What if “I’ve finished the race, I’ve fought the good fight” were like arcade games? Heaven is beating the game, and the saints are the ones with a high score.
My dad’s told me stories of bosses and coworkers who thought themselves completely indispensable, that if they were gone the whole department would crumble. They liked being needed, putting out fires, solving emergencies. If they went on vacation, they’d worry that the whole department would come to a grinding halt, that without their presence no one else could accomplish anything. Behind it ran an attitude of “it all depends on me.”
It’s funny hearing a missionary tell their story, a lot of times it ends with “and then I became a missionary”, as if everything is suddenly easy. That’s definitely not what happened to me.
Ever wondered why we have relics? Or ever thought it was weird that we have pieces of saints, or things they owned/touched? In St. Augustine’s day, people wondered the same thing, and in one of his writing he explains why.
“Yeah, I was open and honest about my feelings, I told her exactly how I felt. I said that at times she can be thoughtless and selfish. And guess what? She didn’t respond well. Maybe that’s why I don’t share my feelings very often.” We’ve probably all been in situations like this and can sympathize. But there’s one major problem: not a single feeling got shared. None. Zero. The only things said were about the other person, that she can be thoughtless and selfish. None of those are about the speaker’s feelings.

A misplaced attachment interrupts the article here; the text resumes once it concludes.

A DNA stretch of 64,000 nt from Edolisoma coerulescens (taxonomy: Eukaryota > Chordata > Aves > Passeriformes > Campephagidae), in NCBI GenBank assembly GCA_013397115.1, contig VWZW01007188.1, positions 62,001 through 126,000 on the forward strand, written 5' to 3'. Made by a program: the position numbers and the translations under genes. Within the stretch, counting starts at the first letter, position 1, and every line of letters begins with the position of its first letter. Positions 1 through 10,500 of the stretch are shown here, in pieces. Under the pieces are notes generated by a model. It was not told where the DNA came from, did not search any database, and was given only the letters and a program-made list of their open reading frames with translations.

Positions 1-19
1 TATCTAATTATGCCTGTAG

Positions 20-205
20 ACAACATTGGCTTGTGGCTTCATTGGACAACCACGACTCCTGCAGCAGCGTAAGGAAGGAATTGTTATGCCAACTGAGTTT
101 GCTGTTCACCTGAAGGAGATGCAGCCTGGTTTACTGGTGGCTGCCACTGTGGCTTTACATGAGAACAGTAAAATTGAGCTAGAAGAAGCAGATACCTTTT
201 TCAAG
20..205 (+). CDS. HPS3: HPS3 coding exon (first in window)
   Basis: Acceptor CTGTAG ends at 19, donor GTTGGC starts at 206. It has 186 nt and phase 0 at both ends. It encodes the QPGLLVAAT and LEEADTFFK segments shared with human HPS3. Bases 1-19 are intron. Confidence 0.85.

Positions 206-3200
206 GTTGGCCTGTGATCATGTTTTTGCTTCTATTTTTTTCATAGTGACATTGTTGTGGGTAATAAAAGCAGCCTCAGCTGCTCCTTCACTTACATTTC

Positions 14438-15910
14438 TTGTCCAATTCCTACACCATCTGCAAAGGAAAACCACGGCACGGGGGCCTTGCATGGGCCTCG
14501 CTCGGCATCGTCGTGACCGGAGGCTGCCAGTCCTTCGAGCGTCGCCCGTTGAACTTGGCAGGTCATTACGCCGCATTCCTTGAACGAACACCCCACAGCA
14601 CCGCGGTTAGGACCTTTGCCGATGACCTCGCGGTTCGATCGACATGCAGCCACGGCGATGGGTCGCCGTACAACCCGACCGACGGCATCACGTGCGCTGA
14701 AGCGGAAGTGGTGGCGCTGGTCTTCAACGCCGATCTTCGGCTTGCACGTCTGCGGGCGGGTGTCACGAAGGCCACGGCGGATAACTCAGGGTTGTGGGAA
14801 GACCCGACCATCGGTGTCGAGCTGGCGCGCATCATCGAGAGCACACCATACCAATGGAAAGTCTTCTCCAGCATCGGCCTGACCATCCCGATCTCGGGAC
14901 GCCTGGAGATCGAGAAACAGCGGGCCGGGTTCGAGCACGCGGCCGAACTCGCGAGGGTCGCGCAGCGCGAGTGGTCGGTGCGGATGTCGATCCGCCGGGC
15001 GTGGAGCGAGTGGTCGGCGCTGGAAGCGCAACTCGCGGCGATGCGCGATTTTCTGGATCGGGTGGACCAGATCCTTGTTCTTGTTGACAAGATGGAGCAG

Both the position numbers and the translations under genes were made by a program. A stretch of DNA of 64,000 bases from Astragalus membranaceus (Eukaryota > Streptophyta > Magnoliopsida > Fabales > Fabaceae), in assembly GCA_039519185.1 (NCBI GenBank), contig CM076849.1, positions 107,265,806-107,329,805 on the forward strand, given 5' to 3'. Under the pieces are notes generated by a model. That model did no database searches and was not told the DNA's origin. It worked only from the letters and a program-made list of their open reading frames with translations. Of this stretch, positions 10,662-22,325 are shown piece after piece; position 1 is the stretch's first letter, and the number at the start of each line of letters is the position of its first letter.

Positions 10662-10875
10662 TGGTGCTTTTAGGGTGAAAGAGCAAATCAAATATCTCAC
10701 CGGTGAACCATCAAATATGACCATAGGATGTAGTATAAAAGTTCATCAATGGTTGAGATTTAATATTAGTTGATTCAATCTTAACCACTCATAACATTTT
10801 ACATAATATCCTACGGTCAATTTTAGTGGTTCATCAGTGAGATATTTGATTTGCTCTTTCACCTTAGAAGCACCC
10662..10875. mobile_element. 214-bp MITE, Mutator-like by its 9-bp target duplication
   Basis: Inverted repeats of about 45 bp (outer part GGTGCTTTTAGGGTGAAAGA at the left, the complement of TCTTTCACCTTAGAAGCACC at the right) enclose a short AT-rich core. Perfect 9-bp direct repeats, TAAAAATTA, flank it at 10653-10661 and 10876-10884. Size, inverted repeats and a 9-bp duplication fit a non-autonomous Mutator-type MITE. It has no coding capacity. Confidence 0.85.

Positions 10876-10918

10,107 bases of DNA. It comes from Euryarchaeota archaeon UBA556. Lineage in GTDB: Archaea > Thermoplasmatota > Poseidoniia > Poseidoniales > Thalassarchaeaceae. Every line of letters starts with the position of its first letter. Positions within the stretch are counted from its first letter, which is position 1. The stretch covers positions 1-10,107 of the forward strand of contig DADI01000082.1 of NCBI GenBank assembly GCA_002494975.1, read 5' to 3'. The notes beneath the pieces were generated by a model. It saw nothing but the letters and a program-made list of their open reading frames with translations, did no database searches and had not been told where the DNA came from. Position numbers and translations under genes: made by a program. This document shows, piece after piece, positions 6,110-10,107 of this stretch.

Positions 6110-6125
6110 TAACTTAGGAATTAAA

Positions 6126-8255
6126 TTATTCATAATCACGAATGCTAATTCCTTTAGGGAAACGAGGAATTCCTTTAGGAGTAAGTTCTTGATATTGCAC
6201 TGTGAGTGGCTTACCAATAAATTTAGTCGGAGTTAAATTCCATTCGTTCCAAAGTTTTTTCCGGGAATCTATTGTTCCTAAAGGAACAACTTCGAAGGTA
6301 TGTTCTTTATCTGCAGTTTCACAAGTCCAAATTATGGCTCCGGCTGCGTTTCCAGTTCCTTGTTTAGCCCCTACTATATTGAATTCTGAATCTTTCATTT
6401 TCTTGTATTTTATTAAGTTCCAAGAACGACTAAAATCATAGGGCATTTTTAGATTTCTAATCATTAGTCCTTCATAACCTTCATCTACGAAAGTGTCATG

I remember when I got the phone call. I was sitting in class and ignored it. After, I listened to the voicemail and thought Oh no, this shouldn’t be happening. It was from GM and they wanted me to call them back. I knew they were offering me a job.
If God wants our praise, doesn’t that make him selfish? Well, we praise some excellence in someone else, and God has all excellences in perfect degree. And, praise doesn’t add anything to the one being praised: they already have that excellence. So God doesn’t need our praise, it’s actually for our benefit.
The person who cuts you off in traffic doesn’t know how to drive. You do it and it’s because you’re in a hurry and nearly missed your exit. The person yelling at their kids in a grocery store is a bad parent. You do the same and it’s because you didn’t sleep well last night. What a fantastic double standard. It’s called fundamental attribution error, and it makes you a jerk.
At this point in my story, God’s given me a No and is slowly showing me my need to do mission of some kind, and I’m starting to do it on my campus and see if I should do it after I graduate. But fear is about to creep in. That’s one of the devil’s favorite tactics.
We’ve all heard that comparing yourself to others is unhelpful, but why? And what about comparing yourself to yourself?